Audiobus: Use your music apps together.

What is Audiobus?Audiobus is an award-winning music app for iPhone and iPad which lets you use your other music apps together. Chain effects on your favourite synth, run the output of apps or Audio Units into an app like GarageBand or Loopy, or select a different audio interface output for each app. Route MIDI between apps — drive a synth from a MIDI sequencer, or add an arpeggiator to your MIDI keyboard — or sync with your external MIDI gear. And control your entire setup from a MIDI controller.

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Audiobus is the app that makes the rest of your setup better.

Arturia V Collection: Fair iOS Pricing

I am speaking this into existence hoping Arturia will see this and make it a reality or already has it in the works!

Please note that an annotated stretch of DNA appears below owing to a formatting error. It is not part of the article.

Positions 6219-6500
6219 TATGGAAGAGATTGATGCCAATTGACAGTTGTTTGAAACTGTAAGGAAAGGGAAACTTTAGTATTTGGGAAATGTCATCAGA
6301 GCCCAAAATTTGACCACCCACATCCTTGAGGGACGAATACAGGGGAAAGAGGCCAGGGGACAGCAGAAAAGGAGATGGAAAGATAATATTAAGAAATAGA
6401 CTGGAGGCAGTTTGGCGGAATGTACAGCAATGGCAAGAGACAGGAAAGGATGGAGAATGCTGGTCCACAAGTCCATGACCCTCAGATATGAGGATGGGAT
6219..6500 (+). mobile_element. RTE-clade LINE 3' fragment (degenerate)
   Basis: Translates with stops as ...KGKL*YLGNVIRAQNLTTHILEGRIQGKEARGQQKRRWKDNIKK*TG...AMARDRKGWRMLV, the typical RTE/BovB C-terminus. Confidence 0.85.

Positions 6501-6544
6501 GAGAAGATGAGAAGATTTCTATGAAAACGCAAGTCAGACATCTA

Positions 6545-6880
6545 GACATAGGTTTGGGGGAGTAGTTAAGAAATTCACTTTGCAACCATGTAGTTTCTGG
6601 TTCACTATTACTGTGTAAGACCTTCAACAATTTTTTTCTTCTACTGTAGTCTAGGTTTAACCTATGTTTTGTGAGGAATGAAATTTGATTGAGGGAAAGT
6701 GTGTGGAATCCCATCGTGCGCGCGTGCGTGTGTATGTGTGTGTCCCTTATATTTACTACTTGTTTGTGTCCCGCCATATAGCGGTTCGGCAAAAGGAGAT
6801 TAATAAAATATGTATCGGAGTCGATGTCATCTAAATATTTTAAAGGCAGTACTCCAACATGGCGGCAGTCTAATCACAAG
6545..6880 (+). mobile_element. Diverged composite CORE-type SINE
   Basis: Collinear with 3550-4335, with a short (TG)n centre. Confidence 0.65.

How much per synth is fair for the Arturia V Collection?

I’m thinking $19.99 per app and $299 for the Collection.

What are your thoughts?

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Comments

  • edited January 10

    That's pretty much their desktop prices on sale, so seems reasonable. They recently switched their apps to use Juce 6, so theoretically possible, but I wouldn't hold my breath. Also, the UIs are very detailed, so as much as I would want too, I don't know how well they would work for touchscreen. I recommend buying on desktop.

  • Nope. Way to much. I wouldn’t touch it at that price.

  • I would definitely buy some of them for $19.99 a pop if they’re audio units. I actually bought the V collection when it was on sale and I only use a few of the synths so I don’t see myself buying the V collection for IPad because I already have a ton of synths I don’t use . I did also buy Pigments, that one would be an insta buy for me if it came to the IPad. What I’d also love to see come to the IPad is Serum.

  • Would definitely pay that “IF” they were done properly. I wholeheartedly support any effort to get these onto an ipad. I have most of the V Collection on desktop and love them.

  • @Apex said: